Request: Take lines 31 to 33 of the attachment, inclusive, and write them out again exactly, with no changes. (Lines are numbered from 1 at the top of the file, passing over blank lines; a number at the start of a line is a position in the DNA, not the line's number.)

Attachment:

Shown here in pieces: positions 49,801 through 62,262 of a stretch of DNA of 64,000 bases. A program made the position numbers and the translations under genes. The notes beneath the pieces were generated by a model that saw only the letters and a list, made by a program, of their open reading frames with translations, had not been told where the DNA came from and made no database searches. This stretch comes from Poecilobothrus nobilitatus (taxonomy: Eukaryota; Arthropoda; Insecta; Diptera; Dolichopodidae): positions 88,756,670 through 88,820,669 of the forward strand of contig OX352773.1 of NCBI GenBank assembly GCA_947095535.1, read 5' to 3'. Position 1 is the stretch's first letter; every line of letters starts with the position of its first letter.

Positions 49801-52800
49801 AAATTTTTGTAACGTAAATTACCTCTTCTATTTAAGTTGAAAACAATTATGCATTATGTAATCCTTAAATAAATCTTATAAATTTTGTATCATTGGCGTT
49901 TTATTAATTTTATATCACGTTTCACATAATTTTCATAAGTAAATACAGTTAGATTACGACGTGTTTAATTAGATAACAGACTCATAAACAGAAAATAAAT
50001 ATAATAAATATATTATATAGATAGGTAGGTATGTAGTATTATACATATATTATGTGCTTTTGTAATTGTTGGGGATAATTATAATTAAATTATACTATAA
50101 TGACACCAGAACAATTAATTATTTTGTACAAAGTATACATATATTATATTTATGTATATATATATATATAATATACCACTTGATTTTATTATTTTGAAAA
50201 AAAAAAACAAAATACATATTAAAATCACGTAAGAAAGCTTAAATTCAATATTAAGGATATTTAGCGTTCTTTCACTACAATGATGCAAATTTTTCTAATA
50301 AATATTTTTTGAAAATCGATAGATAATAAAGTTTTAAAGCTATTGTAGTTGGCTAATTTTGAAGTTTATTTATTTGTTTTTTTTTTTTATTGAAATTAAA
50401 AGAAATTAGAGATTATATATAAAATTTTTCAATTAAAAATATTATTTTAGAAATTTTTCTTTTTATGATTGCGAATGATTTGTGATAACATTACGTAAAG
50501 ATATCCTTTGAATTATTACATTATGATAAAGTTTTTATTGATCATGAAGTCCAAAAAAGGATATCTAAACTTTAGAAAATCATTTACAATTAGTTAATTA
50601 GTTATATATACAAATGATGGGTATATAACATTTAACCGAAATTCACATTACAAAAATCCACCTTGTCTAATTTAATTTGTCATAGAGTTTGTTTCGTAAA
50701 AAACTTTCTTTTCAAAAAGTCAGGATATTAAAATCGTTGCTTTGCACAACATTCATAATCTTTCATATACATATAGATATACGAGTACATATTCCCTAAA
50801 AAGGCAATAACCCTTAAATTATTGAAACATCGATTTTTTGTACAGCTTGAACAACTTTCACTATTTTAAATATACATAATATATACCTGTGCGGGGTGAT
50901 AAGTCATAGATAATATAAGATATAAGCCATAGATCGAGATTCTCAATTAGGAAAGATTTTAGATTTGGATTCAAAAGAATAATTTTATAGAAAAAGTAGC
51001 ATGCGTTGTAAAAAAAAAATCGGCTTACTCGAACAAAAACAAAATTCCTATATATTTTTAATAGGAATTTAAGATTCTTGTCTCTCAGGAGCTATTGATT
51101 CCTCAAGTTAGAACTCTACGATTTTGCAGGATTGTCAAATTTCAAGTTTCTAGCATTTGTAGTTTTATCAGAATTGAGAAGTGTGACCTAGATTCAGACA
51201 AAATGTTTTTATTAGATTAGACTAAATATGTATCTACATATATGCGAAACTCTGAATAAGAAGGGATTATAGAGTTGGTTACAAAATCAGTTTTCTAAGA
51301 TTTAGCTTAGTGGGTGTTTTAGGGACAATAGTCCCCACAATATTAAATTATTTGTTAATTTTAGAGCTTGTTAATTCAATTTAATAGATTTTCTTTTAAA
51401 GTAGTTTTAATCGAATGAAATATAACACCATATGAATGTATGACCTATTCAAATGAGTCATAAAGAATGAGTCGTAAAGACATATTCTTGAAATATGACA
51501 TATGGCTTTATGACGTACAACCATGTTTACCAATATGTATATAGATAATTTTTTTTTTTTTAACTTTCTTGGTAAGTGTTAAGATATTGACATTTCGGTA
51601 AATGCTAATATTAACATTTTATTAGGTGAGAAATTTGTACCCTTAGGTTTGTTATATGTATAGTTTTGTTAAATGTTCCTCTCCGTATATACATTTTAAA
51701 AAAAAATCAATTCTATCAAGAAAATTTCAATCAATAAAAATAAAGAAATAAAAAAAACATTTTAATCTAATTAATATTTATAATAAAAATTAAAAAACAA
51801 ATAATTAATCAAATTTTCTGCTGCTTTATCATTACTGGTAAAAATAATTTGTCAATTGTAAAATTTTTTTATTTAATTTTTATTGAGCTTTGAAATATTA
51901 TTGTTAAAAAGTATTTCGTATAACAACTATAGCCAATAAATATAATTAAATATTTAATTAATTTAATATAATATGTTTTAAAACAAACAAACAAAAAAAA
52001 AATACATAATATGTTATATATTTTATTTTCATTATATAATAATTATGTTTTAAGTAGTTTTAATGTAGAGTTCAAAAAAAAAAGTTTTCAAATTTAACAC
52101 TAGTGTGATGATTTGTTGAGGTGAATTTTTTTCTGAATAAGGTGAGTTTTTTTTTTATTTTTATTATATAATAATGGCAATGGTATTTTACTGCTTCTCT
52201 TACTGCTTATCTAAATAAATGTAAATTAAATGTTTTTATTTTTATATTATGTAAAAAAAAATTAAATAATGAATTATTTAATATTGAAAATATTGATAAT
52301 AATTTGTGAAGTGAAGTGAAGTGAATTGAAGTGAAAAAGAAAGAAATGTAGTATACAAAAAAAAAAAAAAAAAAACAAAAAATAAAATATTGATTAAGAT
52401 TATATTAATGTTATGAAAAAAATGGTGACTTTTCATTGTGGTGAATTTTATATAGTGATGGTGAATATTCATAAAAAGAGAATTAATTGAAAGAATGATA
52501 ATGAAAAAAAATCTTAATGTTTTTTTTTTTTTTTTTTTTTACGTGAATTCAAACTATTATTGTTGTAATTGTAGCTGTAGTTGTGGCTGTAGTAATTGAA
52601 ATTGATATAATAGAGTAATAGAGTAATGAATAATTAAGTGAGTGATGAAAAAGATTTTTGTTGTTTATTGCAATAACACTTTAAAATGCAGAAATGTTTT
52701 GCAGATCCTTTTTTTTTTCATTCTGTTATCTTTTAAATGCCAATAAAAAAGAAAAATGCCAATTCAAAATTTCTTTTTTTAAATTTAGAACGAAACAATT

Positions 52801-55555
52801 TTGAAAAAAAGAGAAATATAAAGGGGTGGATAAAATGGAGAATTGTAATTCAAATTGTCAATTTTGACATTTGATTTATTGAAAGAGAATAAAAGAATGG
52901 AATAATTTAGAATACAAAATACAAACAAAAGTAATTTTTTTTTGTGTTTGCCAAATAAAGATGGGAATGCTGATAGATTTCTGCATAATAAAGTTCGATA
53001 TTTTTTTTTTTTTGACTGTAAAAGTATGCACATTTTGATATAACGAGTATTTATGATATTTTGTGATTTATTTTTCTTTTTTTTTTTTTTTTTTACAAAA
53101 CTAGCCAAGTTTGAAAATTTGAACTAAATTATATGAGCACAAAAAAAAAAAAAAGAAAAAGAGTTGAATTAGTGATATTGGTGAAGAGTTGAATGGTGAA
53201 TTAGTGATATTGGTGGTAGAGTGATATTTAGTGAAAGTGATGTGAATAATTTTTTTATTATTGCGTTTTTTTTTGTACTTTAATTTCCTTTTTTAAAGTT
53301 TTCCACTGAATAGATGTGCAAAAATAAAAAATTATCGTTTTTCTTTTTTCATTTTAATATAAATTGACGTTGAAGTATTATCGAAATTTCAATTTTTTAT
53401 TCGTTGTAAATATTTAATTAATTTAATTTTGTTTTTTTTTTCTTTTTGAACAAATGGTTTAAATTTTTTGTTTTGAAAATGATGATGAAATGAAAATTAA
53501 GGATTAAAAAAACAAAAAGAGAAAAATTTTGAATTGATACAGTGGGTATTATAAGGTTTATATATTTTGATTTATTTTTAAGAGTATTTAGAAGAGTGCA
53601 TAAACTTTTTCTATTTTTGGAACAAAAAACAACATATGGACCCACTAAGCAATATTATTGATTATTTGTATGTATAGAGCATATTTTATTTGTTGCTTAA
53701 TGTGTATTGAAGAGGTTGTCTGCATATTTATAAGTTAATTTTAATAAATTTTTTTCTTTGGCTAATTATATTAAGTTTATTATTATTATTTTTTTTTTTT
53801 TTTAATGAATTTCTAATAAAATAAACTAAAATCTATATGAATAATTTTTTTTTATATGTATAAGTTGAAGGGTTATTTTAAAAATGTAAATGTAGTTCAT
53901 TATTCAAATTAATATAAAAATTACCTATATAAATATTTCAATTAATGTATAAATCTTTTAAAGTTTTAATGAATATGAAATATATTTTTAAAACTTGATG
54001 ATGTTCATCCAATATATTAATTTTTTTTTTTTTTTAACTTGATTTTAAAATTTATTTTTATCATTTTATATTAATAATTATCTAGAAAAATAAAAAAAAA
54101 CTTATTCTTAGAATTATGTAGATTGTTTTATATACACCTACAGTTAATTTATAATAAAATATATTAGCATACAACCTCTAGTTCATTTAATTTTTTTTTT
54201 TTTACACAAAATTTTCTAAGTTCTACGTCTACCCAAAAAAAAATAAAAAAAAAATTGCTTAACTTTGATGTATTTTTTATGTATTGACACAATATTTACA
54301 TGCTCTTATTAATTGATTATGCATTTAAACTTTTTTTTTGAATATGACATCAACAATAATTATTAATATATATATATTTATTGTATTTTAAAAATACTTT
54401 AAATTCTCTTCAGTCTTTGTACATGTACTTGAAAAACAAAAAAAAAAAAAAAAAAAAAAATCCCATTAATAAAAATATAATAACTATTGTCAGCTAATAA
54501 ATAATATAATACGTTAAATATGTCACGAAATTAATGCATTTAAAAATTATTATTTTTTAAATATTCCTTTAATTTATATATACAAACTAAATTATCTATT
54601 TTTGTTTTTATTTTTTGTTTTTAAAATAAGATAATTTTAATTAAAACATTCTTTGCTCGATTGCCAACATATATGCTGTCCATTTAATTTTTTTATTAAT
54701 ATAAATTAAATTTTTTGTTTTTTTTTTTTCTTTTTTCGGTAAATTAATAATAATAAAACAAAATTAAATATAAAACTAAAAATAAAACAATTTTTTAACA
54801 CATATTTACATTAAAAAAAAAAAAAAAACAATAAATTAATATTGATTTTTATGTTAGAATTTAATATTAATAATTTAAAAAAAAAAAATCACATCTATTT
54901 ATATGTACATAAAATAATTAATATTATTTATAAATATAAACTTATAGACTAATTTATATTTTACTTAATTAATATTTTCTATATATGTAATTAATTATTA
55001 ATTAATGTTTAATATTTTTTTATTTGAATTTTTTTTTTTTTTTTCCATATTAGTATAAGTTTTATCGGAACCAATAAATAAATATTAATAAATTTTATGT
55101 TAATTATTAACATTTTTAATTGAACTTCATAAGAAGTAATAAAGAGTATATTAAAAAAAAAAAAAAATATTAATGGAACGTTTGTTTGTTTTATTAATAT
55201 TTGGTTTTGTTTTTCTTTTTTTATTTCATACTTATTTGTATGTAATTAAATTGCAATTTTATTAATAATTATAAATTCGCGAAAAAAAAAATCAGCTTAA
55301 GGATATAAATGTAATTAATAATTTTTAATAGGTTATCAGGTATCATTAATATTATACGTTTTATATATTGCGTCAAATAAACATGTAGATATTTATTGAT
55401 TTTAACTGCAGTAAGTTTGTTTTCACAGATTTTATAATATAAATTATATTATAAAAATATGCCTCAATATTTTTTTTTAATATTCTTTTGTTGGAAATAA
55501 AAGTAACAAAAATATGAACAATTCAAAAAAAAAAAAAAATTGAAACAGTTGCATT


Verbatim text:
52601 ATTGATATAATAGAGTAATAGAGTAATGAATAATTAAGTGAGTGATGAAAAAGATTTTTGTTGTTTATTGCAATAACACTTTAAAATGCAGAAATGTTTT
52701 GCAGATCCTTTTTTTTTTCATTCTGTTATCTTTTAAATGCCAATAAAAAAGAAAAATGCCAATTCAAAATTTCTTTTTTTAAATTTAGAACGAAACAATT

Positions 52801-55555